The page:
Meanwhile, the current administration*, because it is headed by a bigot who knows nothing about anything, has strangled aid to Central America as part of its Get The Brown People Out agenda. From Reuters:

Under a scheme to strengthen Central America launched in 2014 known as the Plan of the Alliance for Prosperity in the Northern Triangle, the United States pledged to put forward a dollar for every four invested by Honduras, Hernandez said. But that commitment has not materialized, he added. “That will obviously have repercussions,” he told Reuters. “Because the whole idea of the Alliance for Prosperity ... was to attack the migration problem at the root.” Between 2016 and 2018, combined U.S. foreign aid for Honduras, Guatemala and El Salvador declined by more than one third to $195 million, according to official U.S. data.

The people at the border literally are running for their lives. The idea that the United States is now actively hostile to asylum seekers is a nasty throwback to the 1930s.

Irish historian Liam Hogan, writing on the electric Twitter machine, unearthed a quote from Congressman James W. Taylor from that time when the United States was turning away Jewish refugees from Europe and sending them back into the maw of what would become the Holocaust. In 1939, shortly before his own death, Taylor said:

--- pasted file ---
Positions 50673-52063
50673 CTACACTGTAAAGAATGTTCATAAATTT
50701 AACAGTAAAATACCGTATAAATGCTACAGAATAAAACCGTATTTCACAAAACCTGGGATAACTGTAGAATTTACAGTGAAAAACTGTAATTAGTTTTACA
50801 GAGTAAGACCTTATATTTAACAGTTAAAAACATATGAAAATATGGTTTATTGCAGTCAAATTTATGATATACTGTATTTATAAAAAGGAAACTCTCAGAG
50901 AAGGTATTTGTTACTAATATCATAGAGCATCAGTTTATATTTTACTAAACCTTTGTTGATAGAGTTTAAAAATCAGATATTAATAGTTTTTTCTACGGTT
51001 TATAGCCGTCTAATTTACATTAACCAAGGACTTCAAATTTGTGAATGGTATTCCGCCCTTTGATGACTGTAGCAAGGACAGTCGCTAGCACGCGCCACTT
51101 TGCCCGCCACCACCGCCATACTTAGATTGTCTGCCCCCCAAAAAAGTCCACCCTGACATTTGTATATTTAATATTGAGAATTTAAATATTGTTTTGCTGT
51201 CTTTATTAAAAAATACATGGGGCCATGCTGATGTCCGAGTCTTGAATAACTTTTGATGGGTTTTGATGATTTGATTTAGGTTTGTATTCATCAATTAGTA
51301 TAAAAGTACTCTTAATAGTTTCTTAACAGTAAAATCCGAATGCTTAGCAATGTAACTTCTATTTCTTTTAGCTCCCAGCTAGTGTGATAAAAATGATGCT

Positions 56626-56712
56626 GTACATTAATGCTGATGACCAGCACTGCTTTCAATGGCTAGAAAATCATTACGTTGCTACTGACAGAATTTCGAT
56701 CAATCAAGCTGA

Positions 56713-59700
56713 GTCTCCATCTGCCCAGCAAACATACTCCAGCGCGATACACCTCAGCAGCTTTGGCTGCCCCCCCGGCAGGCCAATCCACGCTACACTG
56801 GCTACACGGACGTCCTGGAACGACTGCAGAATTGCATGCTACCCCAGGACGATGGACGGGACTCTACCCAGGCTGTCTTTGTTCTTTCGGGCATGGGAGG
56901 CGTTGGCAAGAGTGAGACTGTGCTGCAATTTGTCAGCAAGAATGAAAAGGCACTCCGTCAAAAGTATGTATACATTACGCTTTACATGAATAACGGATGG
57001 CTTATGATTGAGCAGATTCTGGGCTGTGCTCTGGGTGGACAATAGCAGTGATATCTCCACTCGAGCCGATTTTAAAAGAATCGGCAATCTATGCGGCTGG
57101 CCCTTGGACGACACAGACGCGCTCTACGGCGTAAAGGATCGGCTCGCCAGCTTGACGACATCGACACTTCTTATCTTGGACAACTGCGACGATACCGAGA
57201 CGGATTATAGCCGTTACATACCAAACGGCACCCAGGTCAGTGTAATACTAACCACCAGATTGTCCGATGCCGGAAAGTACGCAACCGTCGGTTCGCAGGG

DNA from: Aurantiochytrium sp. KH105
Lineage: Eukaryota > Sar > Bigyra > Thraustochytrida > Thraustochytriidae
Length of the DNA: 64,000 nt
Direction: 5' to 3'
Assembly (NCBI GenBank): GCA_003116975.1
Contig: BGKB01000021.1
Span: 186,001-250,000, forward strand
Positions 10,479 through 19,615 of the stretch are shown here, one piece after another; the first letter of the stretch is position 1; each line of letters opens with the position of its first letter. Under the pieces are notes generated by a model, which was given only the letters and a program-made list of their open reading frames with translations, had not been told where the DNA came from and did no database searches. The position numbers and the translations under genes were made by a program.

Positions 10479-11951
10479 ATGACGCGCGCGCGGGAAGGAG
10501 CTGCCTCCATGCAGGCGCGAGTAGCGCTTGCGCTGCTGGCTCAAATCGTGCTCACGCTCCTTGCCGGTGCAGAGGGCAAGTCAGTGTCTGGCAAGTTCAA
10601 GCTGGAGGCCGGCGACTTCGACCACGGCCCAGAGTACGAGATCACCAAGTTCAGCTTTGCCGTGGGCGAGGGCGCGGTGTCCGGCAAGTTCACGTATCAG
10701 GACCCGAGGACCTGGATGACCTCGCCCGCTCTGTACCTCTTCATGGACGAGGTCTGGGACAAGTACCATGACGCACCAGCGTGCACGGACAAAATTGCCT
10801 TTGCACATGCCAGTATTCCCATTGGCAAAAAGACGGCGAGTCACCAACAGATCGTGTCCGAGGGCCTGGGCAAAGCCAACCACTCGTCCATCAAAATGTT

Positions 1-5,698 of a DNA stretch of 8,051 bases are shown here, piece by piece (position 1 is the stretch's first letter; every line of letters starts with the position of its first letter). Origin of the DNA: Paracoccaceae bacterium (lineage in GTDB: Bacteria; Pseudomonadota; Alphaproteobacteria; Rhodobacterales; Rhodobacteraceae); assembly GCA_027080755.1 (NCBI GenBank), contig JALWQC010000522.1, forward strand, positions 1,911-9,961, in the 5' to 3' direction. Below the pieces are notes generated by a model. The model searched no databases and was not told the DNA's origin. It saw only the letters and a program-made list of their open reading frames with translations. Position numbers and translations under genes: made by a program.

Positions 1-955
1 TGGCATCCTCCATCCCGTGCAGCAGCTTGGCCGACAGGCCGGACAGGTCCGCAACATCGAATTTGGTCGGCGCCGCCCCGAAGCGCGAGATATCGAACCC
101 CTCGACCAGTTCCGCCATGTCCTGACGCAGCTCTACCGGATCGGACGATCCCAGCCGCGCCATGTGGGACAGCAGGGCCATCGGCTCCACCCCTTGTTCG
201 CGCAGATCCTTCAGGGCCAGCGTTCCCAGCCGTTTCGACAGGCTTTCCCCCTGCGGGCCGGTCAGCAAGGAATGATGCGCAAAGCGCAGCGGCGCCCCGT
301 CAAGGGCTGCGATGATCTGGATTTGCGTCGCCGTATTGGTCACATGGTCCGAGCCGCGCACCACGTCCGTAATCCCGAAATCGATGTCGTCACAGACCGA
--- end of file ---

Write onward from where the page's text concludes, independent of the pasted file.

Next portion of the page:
“The American people are not going to be deceived by this refugee bunk. This is just another scheme to bring additional thousands here who are not wanted in Europe.”

And there we are. The problem was that not enough people in America cared enough to understand why those Jews were fleeing, and from what they were fleeing in the first place. That is still the problem today. Radical Trumpists already are calling the weekend's violence a successful repelling of a horde of "invaders," as though gassing shoeless toddlers was the equivalent of Charles Martel's turning back the forces of the caliphate at Tours. That point of view will be taken immediately as the legitimate Other Side of the argument regarding using chemical weapons on impoverished children.

These are people being told through violence that they have to return to the violence that drove them out of their countries in the first place. The ones with longer memories will recall the days when the United States used Honduras to initiate violence in Guatemala and El Salvador for the purpose of initiating it in Nicaragua. The younger ones will simply hate us. The Imperial Prerogative comes with some very heavy dues.